What to Do If a Trach Is Dislodged?

Reviewed on 1/8/2021
When a tube is dislodged, it requires immediate attempts at manual ventilation.
When a tube is dislodged, it requires immediate attempts at manual ventilation.

When a tube is dislodged, it requires immediate attempts at manual ventilation. The caregiver should perform suctioning with a solution of sodium chloride, which the doctor would explain at the time of performing the tracheostomy. This will rule out a mucus plug and prevent brain damage. The cuff of the tracheostomy tube should be immediately deflated, and the tracheostomy tube should be removed. Further attempts at ventilation through the tracheostomy tube should be avoided, as this can force air into the surrounding soft tissues instead of the lungs, leading to complications. If the tracheostomy is new, only a doctor should reinsert the tube; hence, medical attention is required.

The following steps may be followed to ensure the patient remains oxygenated:

  • The patient should be positioned appropriately with the chin pointing toward the ceiling and the neck extended.
  • If the tracheostomy is old, the caregiver may try to reinsert the tracheostomy tube gently. If there is a difficulty, the caregiver can try reinserting the old tracheostomy tube or a tube that is smaller than the one the patient uses. It is advised to consult the doctor once the airway is secure.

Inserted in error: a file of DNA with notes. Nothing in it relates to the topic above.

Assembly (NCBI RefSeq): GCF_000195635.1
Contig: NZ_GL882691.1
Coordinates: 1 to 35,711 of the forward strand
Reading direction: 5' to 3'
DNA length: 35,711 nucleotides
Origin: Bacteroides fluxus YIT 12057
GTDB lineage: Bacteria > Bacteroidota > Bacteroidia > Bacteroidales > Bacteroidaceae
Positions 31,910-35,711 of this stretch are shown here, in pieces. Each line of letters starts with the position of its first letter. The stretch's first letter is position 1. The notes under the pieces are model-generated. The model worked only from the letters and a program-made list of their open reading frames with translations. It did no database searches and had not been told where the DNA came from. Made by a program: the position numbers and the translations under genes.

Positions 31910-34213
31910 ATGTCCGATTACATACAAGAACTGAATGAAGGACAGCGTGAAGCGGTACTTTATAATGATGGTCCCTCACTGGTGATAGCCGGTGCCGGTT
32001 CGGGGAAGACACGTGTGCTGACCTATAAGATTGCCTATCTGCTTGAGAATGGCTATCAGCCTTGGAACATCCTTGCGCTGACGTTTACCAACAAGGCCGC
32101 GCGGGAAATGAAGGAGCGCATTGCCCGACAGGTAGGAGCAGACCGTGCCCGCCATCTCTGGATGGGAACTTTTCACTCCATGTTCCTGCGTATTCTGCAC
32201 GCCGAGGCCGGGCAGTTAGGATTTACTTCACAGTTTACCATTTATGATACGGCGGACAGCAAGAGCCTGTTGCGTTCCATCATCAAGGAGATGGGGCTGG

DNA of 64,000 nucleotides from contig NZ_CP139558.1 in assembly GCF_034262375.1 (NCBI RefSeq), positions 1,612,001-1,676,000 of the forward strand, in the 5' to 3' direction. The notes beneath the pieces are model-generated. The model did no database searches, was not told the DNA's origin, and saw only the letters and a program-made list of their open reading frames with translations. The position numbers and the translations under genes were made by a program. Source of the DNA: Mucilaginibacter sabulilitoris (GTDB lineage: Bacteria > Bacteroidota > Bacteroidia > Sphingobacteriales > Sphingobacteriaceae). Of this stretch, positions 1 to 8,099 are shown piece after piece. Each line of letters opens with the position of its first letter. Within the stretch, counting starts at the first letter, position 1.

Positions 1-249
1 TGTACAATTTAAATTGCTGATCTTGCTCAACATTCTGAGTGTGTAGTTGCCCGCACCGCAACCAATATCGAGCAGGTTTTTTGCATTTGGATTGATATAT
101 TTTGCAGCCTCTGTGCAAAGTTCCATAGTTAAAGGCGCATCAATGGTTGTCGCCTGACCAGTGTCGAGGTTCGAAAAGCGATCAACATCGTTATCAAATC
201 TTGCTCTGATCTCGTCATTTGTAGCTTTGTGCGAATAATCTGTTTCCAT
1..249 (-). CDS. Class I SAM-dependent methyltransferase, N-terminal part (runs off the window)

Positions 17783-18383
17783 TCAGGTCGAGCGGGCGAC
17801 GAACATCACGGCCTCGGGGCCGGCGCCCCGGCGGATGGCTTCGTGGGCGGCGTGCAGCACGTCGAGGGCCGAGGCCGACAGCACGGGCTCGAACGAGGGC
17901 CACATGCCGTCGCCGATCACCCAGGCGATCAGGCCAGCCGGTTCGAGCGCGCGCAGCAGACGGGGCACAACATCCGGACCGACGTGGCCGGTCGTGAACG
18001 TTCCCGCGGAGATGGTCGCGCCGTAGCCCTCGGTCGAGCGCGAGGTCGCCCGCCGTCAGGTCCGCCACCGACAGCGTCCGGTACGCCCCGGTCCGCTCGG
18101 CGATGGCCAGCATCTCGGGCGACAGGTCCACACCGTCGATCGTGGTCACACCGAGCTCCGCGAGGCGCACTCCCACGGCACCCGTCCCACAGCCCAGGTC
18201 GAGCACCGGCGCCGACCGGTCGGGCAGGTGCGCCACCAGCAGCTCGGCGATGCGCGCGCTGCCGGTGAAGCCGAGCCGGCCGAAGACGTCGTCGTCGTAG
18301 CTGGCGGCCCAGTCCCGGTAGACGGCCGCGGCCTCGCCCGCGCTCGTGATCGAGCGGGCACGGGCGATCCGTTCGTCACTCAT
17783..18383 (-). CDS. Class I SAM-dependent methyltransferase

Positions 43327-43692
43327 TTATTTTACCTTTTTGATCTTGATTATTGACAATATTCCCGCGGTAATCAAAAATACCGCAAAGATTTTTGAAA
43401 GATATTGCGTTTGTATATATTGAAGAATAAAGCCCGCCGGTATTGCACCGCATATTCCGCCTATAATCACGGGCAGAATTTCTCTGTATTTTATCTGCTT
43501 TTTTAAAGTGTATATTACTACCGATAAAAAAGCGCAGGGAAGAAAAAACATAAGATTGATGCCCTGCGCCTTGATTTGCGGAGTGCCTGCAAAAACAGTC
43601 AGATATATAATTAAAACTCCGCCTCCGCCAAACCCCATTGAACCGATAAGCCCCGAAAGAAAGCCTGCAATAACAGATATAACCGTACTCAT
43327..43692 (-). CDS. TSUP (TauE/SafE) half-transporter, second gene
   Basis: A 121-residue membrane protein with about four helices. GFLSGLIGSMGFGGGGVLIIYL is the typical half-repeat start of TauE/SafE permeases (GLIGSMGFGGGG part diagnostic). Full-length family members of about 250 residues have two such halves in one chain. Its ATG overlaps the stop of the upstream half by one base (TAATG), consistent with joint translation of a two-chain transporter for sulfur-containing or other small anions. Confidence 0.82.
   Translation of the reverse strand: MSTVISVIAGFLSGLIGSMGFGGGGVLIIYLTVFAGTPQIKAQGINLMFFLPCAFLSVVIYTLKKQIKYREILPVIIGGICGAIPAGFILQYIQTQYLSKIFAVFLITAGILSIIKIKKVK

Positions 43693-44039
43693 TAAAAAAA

• A suction catheter can be put in the stoma (the tracheostomy hole) to remove mucus plugs or excessive secretions.
  • The caregiver may administer oxygen if the patient normally requires oxygen.
  • The patient may then be taken to the emergency room (ER) or doctor who performed the tracheostomy as soon as possible.

Why does the trach get dislodged?

The tracheostomy tube may get dislodged due to the following reasons:

  • The breathing process itself
  • Simple movements of the head/neck/body
  • While moving and rolling of the patient by medical staff and caregivers

Certain factors increase the risk of dislodgement of the tube; these include:

  • A relatively recently performed tracheostomy
  • Larger or obese patients
  • Patients with thick and/or short necks
  • Low tracheostomy placement
  • High patient movement
  • Loose tracheal ties
  • Traction on ventilatory tubing
  • Use of positive-pressure ventilation

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References
https://emedicine.medscape.com/article/2051313-overview

https://www.ncbi.nlm.nih.gov/pmc/articles/PMC5342618/

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